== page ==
For about 2 years I have been using this image editor called Pixlr, and so I thought I’d share it with you all that way you can keep it in mind throughout the semester. Right off the bat there are pros and cons to Pixlr.
- Free to use even without an account
- You can save images to your Google Drive
- There’s 3 different applications for photo editing
- There’s mobile apps for 2 out of the 3 of the applications (Google Play/AppStore)
- Need Internet (unless you download the application it to your computer)
- Doesn’t do as much as Photoshop
As you can see, I think there are more pros than cons for it, and I prefer it over Gimp, even though I can use Gimp offline.
Now here’s a brief tutorial of Pixlr for those of you who have never used it.
Pixlr is at http://www.pixlr.com/ and as you can see, the home page allows you to make an account, or continue on to the editors without an account. Currently at the top of the page they are advertising their new offline application that you can download. I have downloaded and I do not think it has as much capabilities as the web application unless you pay for more, so I would not recommend downloading it.
There’s 3 web applications that you can use on Pixlr. There’s Pixlr Editor, Pixlr Express and Pixlr O-Matic.
The descriptions for each one are very accurate and the complexity of the web applications does decrease from left to right. Nevertheless, I’ll show you a little bit of each one.
By far the most useful of the three editors, you can create your own image, upload an image to edit, import an image from a url, and if you have an account you can import an image from your library.
I selected Create a new image, which brings you into an editor that is pretty similar to photoshop.
All of the tools are on the left, the navigator, layers, and history are on the right, and then other effects or editing functions are on the top in the menu bar.
All of the really useful tools are there for you to use, such as the lasso tool, select tool, cropping tool, clone stamp, magic wand, burn and dodge tools, paintbrush, fill can, dropper, and text tool.
Another feature that is similar to Photoshop is that you can open multiple images at once. The only difference is that all of your images will appear in this grey area in separate windows, instead of in different tabs like on Photoshop, however, I like seeing all of the different images I am working with especially if I am combining them.
When you are ready to save, you can save it to your Google Drive or to your computer in multiple different file formats, including JPEG (you can choose the quality), PNG (great for transparent images), BMP, TIFF, and PXD (layered Pixlr image for if you want to go back later).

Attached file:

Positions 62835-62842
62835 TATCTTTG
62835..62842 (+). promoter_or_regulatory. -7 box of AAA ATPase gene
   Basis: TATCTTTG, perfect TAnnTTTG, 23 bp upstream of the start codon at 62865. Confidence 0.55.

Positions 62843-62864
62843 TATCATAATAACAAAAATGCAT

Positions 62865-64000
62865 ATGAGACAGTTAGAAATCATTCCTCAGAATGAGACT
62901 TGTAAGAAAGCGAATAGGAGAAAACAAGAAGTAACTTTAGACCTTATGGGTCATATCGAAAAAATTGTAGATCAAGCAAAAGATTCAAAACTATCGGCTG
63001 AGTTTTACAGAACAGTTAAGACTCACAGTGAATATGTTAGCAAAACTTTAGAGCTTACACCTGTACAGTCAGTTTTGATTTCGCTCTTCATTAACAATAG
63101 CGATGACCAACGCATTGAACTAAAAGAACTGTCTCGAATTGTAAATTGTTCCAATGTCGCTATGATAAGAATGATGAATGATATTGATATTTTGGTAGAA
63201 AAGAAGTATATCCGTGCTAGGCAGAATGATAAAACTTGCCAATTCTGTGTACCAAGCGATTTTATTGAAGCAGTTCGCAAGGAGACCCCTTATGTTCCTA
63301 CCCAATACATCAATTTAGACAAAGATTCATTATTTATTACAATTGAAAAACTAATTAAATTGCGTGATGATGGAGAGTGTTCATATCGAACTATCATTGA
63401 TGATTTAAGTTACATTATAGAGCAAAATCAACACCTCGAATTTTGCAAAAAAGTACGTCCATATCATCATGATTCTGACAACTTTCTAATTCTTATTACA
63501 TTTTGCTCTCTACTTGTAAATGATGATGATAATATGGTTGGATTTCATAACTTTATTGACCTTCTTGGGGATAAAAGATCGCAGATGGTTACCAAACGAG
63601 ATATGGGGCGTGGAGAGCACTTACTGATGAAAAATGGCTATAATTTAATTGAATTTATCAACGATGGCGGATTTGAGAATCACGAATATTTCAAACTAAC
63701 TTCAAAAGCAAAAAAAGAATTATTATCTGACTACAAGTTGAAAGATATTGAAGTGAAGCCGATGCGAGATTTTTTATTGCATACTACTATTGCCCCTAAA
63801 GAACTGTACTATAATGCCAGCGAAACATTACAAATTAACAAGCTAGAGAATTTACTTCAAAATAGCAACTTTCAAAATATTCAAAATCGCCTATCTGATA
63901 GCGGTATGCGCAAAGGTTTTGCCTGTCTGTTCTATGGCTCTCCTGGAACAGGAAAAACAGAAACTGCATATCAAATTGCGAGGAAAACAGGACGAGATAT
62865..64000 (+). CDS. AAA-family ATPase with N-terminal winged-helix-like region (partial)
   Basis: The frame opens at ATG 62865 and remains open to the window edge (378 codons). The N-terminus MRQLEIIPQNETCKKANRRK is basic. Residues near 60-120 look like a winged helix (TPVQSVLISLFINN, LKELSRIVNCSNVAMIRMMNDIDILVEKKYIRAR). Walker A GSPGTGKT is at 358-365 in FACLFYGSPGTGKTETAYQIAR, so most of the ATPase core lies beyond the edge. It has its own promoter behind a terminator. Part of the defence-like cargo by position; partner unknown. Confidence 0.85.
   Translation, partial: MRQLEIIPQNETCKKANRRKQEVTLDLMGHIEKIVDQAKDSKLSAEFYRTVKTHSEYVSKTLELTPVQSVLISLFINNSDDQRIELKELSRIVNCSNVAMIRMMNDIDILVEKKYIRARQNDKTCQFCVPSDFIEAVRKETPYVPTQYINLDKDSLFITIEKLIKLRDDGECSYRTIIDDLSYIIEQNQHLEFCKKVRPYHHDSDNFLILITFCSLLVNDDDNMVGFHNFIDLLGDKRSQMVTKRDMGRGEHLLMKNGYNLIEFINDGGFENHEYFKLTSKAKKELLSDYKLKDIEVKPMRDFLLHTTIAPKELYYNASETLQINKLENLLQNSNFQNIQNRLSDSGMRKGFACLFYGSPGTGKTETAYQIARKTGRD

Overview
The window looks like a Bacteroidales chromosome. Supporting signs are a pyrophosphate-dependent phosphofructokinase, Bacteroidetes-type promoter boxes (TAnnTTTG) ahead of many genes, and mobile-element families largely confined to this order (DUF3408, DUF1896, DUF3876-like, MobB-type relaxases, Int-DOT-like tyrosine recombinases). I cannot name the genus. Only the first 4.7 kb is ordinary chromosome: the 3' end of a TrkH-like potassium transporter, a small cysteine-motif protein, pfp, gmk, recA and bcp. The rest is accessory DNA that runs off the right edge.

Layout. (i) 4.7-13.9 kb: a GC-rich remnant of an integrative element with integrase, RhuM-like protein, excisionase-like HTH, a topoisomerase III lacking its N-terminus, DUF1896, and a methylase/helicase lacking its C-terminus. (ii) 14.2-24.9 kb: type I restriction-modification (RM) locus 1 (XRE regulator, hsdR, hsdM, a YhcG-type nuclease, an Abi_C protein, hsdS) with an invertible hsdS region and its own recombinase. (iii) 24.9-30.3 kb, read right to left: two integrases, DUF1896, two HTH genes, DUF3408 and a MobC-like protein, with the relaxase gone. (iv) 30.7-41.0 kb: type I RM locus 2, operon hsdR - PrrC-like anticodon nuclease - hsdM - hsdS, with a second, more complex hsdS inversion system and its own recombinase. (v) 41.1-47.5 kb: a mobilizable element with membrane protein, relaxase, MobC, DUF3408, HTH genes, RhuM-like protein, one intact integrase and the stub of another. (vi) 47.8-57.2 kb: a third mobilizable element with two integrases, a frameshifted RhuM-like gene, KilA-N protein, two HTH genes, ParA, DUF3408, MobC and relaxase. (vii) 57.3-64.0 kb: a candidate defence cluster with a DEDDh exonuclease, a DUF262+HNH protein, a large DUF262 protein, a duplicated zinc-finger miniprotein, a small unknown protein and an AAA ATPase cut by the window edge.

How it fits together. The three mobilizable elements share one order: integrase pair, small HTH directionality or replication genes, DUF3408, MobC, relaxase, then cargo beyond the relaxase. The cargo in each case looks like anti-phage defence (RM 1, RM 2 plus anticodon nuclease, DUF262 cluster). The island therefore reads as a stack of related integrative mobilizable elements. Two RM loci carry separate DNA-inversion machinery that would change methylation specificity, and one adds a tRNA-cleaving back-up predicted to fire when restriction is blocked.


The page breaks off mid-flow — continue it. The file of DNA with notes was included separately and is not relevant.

Pixlr Express is great for editing images quickly and without the hassle of using the Photoshopesque interface. Although you can’t do as much as you can in the Pixlr Editor, I will say it has some cool editing tools that are fun to play with. Pixlr Express allows you to upload your images from your computer or a URL and allows you to edit a picture taken from your Webcam.
I uploaded a picture of the UMW Bell Tower as an example. At the bottom are all your tools which includes adjustment functions, effects, overlays, borders, stickers, and text. At the top there is the zoom function, and the undo and redo functions.
Even though Pixlr Express doesn’t have as many tools as Pixlr Editor, they still give you a fair amount of adjustment tools like blurring, adding an additional image, rotating, resizing, cropping, contrast editing, etc.
The effect tools are also pretty helpful as well. At first they may just seem like instrgram filters, but there is quite a few of different effects that you can implement on your image that change the color and/or brightness. Within the main categories of the effects you see below, there are numerous options, so there is definitely a wide range of effects to pick from!
The biggest downside to Pixlr Express is that you can only save your image in JPEG form, but you can still set the save quality to 100% in order to maintain the best quality image as possible.
Personally, I never use Pixlr O-matic. It is the least complex image editor out of the three different Pixlr web applications.
You can still upload images from your computer or webcam but you cannot import images from a URL. Pixlr O-Matic has the same functions as Pixlr Express but less of them.
You can add some overlays, effects, borders, and filters, but nothing really else. You cannot resize, and you can only crop with an aspect ratio of 1:1. Nevertheless, it does have more of an interactive element to it since the image you upload sits in a tub of photo developing chemicals as you edit it. I like how they tied in the process of developing and editing photographs from film with today’s digital photograph editing. Lastly, with Pixlr O-Matic you cannot chose how you save it or what quality it is when you save it.
So that’s Pixlr! I personally really love it and tend to use it unless I know I need to do super hardcore photo editing, in which case I go to the library and use Photoshop on their computers. Definitely feel free to comment here or tweet me (@jessreingold) with any questions you might have when using Pixlr. Happy image editing!